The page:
Dogs – Part One

“Until one has loved a dog a part of ones soul remains unawakened.”

Anatole France

By Ellen Levy Finch / en:User:Elf (uploaded by TBjornstad 14:51, 17 August 2006 (UTC)) - http://en.wikipedia.org/wiki/Image:IMG013biglittledogFX_wb.jpg, CC BY-SA 3.0, https://commons.wikimedia.org/w/index.php?curid=1063919
By Ellen Levy Finch / en:User:Elf (uploaded by TBjornstad 14:51, 17 August 2006 (UTC)) – http://en.wikipedia.org/wiki/Image:IMG013biglittledogFX_wb.jpg, CC BY-SA 3.0, https://commons.wikimedia.org/w/index.php?curid=1063919

The dog, so varied in appearance, yet so innately loving and responsive to all creatures. Dogs and humans have been helping each other get through life for thousands of years.  They have hunted with their human companions, protected their flocks and families, served as police and in the military, helped us see, hear, comforted us, the list goes on and on.  Lately I have noticed dogs playing new roles in our lives.

My first subject is the Border Collie, a hard working, energetic, and affectionate dog.  The Border Collie was developed on the hilly border between Scotland and England (perhaps the origin of its name – Border) for the express purpose of herding sheep. They are high energy, highly trainable, intelligent dogs  so  sensitive to their handler’s instructional cues that sometimes it is the tone of a whistle, a raised eyebrow or a hand signal that gives them direction. Loving their people they will play with you rain or shine, snow or sleet. For overall health the Border Collie needs constant mental and physical stimulation…they are not for the faint of heart.

http://www.airportk9.org/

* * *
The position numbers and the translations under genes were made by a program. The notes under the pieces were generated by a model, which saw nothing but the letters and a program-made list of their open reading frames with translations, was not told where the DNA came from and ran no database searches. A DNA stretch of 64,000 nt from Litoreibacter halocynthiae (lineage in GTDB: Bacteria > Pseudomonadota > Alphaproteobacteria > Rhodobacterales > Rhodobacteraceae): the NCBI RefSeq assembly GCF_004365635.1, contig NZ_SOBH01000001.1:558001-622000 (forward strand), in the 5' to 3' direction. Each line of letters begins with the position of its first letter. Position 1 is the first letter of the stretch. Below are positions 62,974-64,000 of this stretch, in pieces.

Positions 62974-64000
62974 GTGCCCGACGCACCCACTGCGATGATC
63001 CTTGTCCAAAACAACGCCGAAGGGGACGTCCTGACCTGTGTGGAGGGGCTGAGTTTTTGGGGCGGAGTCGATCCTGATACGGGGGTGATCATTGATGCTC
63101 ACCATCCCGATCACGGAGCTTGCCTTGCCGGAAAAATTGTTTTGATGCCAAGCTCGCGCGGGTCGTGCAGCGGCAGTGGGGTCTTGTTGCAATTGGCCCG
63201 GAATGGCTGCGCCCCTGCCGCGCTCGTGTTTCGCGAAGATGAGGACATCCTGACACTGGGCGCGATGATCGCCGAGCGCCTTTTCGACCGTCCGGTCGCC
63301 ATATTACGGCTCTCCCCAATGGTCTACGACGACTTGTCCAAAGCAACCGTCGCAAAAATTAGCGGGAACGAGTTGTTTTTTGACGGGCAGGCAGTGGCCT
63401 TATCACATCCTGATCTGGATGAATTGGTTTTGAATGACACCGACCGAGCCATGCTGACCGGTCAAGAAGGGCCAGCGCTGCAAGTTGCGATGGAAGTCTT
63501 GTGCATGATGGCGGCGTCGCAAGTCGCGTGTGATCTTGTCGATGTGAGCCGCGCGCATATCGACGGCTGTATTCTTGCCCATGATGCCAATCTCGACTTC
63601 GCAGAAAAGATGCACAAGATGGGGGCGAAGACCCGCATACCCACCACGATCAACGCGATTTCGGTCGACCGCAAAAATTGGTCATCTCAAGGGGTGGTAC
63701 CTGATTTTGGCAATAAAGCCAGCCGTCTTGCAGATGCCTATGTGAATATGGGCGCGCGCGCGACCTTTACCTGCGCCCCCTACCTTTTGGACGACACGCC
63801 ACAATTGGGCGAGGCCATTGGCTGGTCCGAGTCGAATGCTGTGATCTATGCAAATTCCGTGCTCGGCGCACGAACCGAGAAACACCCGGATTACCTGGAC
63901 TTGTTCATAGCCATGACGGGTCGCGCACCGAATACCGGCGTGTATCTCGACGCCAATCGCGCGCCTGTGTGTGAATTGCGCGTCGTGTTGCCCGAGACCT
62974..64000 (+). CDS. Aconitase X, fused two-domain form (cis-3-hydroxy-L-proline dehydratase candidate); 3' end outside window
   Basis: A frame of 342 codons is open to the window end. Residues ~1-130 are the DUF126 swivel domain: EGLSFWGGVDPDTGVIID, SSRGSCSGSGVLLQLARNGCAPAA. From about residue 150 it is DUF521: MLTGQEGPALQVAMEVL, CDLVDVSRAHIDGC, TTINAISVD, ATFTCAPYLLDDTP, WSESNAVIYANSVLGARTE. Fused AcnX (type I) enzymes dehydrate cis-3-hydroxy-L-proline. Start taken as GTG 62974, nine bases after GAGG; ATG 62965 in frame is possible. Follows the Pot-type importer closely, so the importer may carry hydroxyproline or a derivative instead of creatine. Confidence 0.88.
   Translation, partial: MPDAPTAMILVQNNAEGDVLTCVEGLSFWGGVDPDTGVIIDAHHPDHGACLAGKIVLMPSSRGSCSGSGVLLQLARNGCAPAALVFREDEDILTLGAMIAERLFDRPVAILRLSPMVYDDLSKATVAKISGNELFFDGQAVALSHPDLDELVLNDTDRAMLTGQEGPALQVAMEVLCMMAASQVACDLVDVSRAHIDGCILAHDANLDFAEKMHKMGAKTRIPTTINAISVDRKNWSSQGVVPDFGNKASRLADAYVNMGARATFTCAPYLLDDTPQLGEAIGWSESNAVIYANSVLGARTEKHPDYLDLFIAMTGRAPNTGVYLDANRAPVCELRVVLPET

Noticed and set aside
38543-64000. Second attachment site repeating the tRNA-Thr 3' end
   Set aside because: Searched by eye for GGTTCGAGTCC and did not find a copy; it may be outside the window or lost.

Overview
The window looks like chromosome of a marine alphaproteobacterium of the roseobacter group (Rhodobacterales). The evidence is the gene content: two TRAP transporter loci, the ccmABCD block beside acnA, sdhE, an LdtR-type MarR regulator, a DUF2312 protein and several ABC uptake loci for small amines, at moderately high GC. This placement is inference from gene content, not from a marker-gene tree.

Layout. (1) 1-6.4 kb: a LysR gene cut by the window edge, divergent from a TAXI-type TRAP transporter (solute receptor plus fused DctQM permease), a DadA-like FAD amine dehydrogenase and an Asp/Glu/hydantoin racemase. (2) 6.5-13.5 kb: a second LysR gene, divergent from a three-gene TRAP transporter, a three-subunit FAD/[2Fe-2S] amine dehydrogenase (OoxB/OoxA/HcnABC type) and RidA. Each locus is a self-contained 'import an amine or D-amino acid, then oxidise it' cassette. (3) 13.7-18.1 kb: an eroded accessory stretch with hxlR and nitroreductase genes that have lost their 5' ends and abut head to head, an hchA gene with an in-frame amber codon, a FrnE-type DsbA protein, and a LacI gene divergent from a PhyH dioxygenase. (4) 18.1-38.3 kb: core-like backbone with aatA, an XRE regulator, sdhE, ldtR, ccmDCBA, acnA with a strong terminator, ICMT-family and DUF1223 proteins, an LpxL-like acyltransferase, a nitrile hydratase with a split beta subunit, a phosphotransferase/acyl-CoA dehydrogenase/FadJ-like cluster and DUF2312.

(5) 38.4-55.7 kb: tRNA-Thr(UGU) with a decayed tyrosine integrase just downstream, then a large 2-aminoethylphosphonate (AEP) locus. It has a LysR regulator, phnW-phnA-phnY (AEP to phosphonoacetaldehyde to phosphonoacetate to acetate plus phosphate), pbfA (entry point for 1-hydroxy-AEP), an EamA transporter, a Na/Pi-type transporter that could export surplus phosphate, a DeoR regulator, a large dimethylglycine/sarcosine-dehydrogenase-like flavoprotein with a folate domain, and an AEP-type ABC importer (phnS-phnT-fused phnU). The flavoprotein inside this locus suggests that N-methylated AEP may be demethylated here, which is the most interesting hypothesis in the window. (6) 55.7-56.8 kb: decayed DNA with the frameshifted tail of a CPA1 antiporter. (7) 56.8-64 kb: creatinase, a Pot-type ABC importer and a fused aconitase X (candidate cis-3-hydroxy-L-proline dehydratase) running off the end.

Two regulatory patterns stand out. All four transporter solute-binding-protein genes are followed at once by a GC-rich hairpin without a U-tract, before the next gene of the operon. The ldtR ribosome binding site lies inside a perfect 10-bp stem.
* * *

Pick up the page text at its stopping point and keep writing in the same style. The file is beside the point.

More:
http://www.airportk9.org/

This brings us to a very special Border Collie, K-9 Piper. K-9 Piper works for the Cherry Capital Airport in Traverse City, MI as a Wildlife Control Dog.

One would think with the comings and goings of airplanes, helicopters, and motor vehicles wildlife would be discouraged  from seeking out airports as their landing areas or home. On the contrary, the wide open spaces of an airport are very attractive to all sorts of wildlife – deer, rodents, reptiles and a great many birds. These animals present a great danger to aircraft especially during take-offs and landings. Birds are one of the greatest hazards although I did see a deer caught in the landing gear of a plane. Birdstrikes, bird ingestion, bird hit, or BASH – Bird Aircraft Strike Hazard are a few of the names for this unfortunate event. Birds flying in the path of a jet may hit the windscreen or  can be sucked into the engine dislodging the fan blades and shutting the engine down. Damage can be done by a single bird or a flock.

Gregory Lam
Gregory Lam

The first known birdstrike was in 1905 when Orville Wright was chasing a flock of birds through a corn field. On October 4th, 1960 a Lockheed L-188 Electra flying out of Boston hit a flock of starlings knocking out all four engines. The plane went down in Boston Harbor.  Of the 72 passengers only ten survived. I believe most of us remember the January 15th, 2009 aircraft landing in the Hudson River…all passengers and crew survived.

The FAA requires all airports to have a Wildlife Hazard Management Plan. The purpose of this plan is to deter wildlife from using the airport grounds and airspace. This is done through habitat modification, harassment technology and research. Habitat modification might include mowing of tall grasses or the redirection of storm waters. Research includes becoming knowledgeable about ecosystems  and endangered species. My favorite, harassment technology (never realized this was an area of study just thought is was an event I experienced as a middle school teacher :)) might include sirens, lights, traps, pyrotechnics and dogs. DOGS…..a win – win solution. Sirens, lights, pyrotechnics and traps are all pollutants while the dog is Mother Nature’s answer to air safety.

The Cherry Capital Airport in Traverse City, MI is the only airport in Michigan to have a Wildlife Control Canine. It is estimated that there are less then ten airports in the country using dogs for Wildlife Control. Let’s meet K-9 Piper.